There are millions of dollars in federal funds available for those involved in the education of Native Hawaiian students.
But to be eligible, those involved have to apply for those funds.
Workshops are planned on Kaua’i today for those interested in applying for federal funds for education of Native Hawaiians, according to press releases from officials with the Native Hawaiian Education Council and U.S. Rep. Ed Case, D-Neighbor Islands-rural O’ahu.
Some $9.5 million is available under the Native Hawaiian Education Act, for projects that increase the education of Native Hawaiian students.
The workshops are from 10:30 a.m. to noon at the West Kauai Technology & Visitors Center on Kaumuali’i Highway in Waimea, and from 4:30 p.m. to 6 p.m. at the Queen Lili’uokalani Children’s Center on Kali Road near The Garden Island newspaper building in Lihu’e.
Both Case and officials with the Native Hawaiian Education Council encouraged representatives of educational groups to apply for the grants, for fiscal year 2006 (beginning Oct. 1).
“Competitive preferences will be awarded for grant applications addressing beginning reading literacy of Native Hawaiian students in kindergarten through third grade, the needs of at-risk Native Hawaiian children and youth, the needs of Native Hawaiians in fields or disciplines in which they are underemployed, and the use of Hawaiian language in instruction,” said Colin Kippen, executive director of the Native Hawaiian Education Council.
Council members make up the agency responsible for assessing, evaluating and coordinating activities under the act.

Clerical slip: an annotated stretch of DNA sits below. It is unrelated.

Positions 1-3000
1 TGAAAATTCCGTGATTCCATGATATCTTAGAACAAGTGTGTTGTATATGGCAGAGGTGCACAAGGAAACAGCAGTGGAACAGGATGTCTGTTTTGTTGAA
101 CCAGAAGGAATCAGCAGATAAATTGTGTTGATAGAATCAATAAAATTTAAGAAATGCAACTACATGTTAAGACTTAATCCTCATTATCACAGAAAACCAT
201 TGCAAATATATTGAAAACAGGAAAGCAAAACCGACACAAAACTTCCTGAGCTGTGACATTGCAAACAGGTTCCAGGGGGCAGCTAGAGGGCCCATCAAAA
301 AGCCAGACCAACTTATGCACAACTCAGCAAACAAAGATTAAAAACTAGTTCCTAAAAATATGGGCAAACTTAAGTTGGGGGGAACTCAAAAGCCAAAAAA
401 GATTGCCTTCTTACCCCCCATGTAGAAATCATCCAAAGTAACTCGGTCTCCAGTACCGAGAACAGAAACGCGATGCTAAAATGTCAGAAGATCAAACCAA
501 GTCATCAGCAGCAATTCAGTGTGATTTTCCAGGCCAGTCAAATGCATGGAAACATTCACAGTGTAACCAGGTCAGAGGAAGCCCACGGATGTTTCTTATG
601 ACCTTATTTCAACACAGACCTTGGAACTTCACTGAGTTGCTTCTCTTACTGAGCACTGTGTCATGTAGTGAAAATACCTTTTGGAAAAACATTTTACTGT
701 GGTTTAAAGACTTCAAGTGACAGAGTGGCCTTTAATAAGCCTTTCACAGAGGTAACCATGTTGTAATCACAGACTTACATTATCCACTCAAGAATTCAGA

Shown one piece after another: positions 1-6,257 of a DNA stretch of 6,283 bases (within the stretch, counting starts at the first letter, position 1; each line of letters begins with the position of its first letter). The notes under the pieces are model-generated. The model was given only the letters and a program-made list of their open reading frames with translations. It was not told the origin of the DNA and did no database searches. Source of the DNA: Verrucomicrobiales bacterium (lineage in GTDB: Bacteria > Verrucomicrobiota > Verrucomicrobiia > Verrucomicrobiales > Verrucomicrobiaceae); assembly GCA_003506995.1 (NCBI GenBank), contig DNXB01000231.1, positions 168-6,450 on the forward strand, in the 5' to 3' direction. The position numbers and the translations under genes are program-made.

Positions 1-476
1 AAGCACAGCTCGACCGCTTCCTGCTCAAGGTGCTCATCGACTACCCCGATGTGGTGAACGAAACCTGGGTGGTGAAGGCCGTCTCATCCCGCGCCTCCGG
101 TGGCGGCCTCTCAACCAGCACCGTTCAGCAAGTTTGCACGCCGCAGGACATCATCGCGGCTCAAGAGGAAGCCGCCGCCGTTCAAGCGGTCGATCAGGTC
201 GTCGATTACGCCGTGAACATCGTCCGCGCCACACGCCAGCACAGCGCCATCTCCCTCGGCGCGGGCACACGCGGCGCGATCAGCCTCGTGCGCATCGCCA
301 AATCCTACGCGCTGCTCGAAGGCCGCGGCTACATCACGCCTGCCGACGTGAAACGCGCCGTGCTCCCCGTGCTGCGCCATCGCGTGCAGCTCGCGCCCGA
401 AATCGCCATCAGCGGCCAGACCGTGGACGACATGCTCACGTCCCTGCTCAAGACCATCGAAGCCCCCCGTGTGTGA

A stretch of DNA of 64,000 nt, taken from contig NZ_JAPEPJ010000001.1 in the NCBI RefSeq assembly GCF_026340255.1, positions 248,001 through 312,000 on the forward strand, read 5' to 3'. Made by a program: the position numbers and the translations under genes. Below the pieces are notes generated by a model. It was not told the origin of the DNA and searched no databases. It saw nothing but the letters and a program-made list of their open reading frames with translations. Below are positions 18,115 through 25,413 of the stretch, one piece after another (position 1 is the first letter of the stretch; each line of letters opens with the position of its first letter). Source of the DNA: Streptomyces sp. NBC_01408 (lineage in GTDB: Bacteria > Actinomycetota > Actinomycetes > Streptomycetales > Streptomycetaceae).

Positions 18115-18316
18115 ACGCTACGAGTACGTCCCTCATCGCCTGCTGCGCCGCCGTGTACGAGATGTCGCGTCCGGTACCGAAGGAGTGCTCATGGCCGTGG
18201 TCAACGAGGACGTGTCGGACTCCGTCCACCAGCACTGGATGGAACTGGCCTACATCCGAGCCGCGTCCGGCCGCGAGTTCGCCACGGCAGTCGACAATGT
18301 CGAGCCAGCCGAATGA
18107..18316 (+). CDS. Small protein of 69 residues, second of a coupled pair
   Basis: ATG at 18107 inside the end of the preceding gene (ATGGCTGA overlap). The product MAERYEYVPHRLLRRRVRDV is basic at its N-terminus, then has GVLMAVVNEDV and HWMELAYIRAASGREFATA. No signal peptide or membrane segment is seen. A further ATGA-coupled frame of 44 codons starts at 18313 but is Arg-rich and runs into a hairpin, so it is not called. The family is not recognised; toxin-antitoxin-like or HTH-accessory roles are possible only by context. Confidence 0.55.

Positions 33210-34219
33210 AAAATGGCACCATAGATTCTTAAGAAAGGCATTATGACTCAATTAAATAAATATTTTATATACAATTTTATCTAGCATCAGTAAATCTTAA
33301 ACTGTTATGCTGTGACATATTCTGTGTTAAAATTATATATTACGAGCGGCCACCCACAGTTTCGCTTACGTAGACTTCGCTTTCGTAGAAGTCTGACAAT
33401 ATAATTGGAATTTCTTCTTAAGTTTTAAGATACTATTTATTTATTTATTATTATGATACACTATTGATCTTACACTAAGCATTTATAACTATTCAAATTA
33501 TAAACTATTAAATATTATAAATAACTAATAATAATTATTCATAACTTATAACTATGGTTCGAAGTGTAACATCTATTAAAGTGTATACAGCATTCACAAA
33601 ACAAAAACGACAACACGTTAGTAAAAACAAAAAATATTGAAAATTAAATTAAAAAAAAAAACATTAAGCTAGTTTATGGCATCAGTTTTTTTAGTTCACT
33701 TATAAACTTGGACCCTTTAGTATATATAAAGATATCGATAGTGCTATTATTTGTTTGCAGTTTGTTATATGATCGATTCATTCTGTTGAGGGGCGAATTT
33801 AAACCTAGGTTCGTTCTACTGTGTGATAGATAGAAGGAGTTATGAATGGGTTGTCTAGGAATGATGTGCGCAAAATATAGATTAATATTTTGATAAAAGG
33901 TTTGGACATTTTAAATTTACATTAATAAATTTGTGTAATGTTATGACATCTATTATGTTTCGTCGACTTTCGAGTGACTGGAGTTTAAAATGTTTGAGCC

The awards are expected to be from $375,000 to $1,100,000 in size, approximately 20 in number, and cover a period of up to 36 months. The application deadline is March 24.
For more information about the federal Native Hawaiian Education Program, including the fiscal 2006 awards process, contact Beth Fine, 1-202-260-1091 or firstname.lastname@example.org, or Francisco Ramirez, 1-202-260-2541 or email@example.com. Both are with the U.S. Department of Education, and both will be here for the Kaua’i meetings.
Further information and application materials are available at http://www.ed.gov/legislation/FedRegister/announcements/2006-1/012306c.html.
The application may be viewed and downloaded through grants.gov, or on the Native Hawaiian Education Program Web site, http://www.ed.gov/programs/nathawaiian/applicant.html.
For local information, contact Heather Kina, 1-808-845-9883, or e-mail her at firstname.lastname@example.org.
“The U.S. Department of Education is accepting grant applications through the Native Hawaiian Education Program, established by Senator Daniel Inouye, today through March 24, 2006, and I’m urging organizations involved in the education of Native Hawaiians to consider this opportunity,” said Case.
“I commend the department for increasing its outreach efforts by working closely with the Native Hawaiian Education Council and the Native Hawaiian community,” Case continued.
“I am also confident that USDOE will build upon its success of last year by reaching out to more Native Hawaiian communities in the near future, and I am particularly pleased that it has allowed more time for applicants to prepare for this year’s awards process,” said Case.
“In total, $14.5 million was subsequently awarded to 29 various organizations and programs last year, including schools and groups that received federal funds from this program for the first time in my 2nd Congressional District.”
Information is also available on Case’s Web site at www.house.gov/case.